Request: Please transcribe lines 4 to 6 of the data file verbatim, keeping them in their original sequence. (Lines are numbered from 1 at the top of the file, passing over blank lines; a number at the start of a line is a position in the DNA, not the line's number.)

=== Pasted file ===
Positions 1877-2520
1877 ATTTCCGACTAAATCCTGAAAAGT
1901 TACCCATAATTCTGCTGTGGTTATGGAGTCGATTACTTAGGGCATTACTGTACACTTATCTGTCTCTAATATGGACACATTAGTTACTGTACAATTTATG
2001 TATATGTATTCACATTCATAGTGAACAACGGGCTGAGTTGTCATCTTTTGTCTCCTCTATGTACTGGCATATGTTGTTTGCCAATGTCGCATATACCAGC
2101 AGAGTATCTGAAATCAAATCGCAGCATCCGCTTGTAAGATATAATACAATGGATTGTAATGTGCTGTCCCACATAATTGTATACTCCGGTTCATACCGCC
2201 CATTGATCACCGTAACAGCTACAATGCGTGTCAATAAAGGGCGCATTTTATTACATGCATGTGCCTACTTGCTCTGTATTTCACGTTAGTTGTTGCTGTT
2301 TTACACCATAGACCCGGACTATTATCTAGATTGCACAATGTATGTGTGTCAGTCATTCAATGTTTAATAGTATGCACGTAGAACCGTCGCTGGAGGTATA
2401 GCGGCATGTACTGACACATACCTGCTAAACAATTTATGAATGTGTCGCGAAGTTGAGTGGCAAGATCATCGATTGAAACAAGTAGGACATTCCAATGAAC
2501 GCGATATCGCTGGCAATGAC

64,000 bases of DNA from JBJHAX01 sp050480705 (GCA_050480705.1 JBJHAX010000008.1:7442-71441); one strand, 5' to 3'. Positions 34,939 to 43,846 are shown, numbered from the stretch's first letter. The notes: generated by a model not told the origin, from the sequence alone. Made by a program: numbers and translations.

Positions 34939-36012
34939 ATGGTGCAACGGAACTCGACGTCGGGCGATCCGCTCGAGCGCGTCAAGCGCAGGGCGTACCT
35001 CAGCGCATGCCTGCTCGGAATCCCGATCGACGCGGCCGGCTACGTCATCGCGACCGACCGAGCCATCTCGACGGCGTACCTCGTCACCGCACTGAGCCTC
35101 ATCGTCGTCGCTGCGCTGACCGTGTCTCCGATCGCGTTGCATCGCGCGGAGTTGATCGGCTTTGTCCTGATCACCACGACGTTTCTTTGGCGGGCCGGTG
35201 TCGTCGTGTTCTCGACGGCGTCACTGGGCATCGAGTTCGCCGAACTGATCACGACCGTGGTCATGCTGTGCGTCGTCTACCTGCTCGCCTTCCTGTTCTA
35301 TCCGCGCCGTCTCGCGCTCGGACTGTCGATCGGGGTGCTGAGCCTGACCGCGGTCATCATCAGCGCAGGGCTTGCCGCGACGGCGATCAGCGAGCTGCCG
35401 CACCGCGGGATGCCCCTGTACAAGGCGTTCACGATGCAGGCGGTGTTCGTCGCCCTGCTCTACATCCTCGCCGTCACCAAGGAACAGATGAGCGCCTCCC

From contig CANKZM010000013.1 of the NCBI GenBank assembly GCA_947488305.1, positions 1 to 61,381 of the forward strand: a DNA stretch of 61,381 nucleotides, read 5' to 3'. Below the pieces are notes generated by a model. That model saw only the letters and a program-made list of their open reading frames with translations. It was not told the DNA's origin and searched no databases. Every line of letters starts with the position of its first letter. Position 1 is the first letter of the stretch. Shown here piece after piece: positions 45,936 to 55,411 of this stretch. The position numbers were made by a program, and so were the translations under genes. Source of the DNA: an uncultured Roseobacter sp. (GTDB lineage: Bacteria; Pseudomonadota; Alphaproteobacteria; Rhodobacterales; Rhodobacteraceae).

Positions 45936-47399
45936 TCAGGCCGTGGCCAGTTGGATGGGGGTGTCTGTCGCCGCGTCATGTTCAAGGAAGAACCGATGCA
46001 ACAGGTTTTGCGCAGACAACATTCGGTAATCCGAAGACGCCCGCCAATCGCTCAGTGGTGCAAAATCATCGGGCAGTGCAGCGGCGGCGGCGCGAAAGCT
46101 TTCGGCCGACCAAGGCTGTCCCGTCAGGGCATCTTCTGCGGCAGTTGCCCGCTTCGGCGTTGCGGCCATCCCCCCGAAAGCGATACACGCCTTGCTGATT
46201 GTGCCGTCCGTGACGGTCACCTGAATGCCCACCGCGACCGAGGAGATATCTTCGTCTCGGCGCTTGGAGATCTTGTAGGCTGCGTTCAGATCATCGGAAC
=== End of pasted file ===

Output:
2001 TATATGTATTCACATTCATAGTGAACAACGGGCTGAGTTGTCATCTTTTGTCTCCTCTATGTACTGGCATATGTTGTTTGCCAATGTCGCATATACCAGC
2101 AGAGTATCTGAAATCAAATCGCAGCATCCGCTTGTAAGATATAATACAATGGATTGTAATGTGCTGTCCCACATAATTGTATACTCCGGTTCATACCGCC
2201 CATTGATCACCGTAACAGCTACAATGCGTGTCAATAAAGGGCGCATTTTATTACATGCATGTGCCTACTTGCTCTGTATTTCACGTTAGTTGTTGCTGTT